PART III: Implementing Effective Analysis

In the previous two parts, we presented skills which we (effective analysts) must possess to drive the changes in the organizations, along with the principles and techniques which help us to do our craft in a more organized and predictable way. Mastering all of these is necessary for us to be perceived as partners by both stakeholders and development teams, and to be successful in delivering solutions to business needs. Nevertheless, possessing the required skills, following the recommended principles, and applying the proven techniques cannot guarantee us to be the most effective analysts possible. The last missing piece to accelerate the effectivity is automatization.


A lot of teams store requirements in a spreadsheet, write requirements specification in a word processor, and supplement the requirements with manually inserted diagrams. It works, but such an approach is far from effective. The requirements names must be synchronized between the spreadsheet and the requirements specification, the diagrams must be updated manually every time any of them is changed, and versioning is usually done by word processor's revisions.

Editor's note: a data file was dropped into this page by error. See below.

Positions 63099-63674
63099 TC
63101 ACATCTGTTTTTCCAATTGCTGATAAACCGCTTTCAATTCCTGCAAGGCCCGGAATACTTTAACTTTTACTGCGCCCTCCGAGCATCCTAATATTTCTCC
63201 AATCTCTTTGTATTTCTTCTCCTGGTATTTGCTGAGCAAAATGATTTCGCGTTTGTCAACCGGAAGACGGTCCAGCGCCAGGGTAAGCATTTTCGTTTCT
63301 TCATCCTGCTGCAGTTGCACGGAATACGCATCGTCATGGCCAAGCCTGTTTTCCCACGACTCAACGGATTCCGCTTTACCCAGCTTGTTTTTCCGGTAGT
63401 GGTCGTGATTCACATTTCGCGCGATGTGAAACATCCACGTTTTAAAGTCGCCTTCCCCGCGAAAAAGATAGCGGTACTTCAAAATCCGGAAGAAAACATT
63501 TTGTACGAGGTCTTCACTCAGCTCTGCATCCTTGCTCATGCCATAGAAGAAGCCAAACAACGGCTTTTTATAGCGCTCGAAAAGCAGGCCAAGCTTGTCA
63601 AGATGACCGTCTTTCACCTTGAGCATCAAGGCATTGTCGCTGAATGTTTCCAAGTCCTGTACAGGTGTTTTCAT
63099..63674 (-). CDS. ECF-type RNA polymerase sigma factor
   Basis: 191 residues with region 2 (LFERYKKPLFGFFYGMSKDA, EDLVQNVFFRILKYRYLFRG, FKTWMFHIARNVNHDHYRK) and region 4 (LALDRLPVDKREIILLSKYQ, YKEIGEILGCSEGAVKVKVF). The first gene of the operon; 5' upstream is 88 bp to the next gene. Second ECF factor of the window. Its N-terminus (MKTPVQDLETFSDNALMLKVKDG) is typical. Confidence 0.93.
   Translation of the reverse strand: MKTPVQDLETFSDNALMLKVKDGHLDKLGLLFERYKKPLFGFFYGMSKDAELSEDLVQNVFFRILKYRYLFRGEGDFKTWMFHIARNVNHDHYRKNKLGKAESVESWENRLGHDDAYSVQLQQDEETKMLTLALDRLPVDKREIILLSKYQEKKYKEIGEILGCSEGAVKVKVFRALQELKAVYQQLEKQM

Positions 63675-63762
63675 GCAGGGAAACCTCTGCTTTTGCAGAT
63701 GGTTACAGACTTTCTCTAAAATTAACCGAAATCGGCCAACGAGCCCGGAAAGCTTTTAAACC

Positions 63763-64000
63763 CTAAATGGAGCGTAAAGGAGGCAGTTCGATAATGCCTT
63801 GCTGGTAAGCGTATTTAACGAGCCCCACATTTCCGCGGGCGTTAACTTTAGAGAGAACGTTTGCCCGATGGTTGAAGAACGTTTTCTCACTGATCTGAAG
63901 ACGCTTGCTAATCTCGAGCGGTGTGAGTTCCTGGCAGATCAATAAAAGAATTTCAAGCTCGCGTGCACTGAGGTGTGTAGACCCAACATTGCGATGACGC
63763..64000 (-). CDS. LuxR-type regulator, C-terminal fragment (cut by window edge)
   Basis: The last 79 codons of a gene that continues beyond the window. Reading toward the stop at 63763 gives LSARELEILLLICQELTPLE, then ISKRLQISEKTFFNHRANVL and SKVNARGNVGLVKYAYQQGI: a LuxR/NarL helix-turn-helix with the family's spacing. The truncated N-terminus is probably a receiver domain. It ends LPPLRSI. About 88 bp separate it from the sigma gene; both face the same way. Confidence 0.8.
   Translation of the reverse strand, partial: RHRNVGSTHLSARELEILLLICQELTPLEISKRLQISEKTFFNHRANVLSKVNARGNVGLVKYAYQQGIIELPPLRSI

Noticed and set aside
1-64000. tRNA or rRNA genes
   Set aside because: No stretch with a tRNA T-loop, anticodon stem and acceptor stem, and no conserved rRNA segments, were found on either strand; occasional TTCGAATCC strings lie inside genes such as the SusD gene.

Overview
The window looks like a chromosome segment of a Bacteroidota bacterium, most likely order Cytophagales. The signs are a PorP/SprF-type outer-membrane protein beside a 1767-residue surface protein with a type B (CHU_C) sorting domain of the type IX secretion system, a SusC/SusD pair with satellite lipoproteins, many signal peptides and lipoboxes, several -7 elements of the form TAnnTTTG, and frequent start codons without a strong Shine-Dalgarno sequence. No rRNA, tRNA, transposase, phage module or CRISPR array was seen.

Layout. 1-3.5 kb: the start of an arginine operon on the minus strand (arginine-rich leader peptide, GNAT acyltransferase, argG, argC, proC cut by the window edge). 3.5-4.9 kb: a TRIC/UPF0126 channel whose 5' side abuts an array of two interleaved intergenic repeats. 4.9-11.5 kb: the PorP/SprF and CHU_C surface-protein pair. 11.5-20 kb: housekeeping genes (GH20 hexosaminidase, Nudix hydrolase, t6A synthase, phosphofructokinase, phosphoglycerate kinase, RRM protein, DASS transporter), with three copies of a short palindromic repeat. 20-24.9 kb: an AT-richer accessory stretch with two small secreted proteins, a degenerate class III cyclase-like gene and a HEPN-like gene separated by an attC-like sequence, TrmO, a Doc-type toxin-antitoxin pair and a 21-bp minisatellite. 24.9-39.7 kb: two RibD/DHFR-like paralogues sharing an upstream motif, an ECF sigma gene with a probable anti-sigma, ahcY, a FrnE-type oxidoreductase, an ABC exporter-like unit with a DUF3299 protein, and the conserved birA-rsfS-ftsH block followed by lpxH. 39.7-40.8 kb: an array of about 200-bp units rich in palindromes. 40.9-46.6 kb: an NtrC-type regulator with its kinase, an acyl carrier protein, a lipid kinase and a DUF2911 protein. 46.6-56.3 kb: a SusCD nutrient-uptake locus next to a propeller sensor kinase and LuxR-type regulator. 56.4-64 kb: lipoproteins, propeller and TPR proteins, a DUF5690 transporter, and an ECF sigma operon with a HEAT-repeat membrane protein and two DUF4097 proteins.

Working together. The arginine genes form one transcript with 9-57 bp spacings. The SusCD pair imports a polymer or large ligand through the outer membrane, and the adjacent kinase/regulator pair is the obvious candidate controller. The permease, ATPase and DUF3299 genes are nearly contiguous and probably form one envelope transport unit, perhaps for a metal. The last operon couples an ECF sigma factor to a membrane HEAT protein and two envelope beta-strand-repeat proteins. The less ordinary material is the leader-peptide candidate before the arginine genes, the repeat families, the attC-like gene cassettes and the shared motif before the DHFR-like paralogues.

In fact, every documentation could be created using a word processor, spreadsheet, and a simple diagramming tool. Analogically, it is possible to go from London to New York on a paddleboard… You may see our point.

Analysts across the industry have been experimenting with various ways of documenting organizational components and specifying their changes. Some still use standard office tools. Some decided to put documentation in the cloud, and others store all information in a CASE tool. For many companies, the choice of tools is not important at all and they let analysts use tools according to their preferences. It is not an issue during analysis and development, as the primary goal is delivering the solution, but they forget the secondary goal - operating and extending the solution.

In this part, we are discussing the most common approaches for creating documentation, both the as-is documentation and to-be. We will evaluate their advantages and disadvantages, describe the reasons not to use any of the existing approaches, and introduce our own instead.
The new approach is first described as a theoretical concept and later supplemented by a reference implementation, which shows how the theoretical concept can be implemented using the real tools. In the last part, we are elaborating on the third pillar of Effective Analysis, which is the strategy of how to deploy the whole Effective Analysis package in the organization.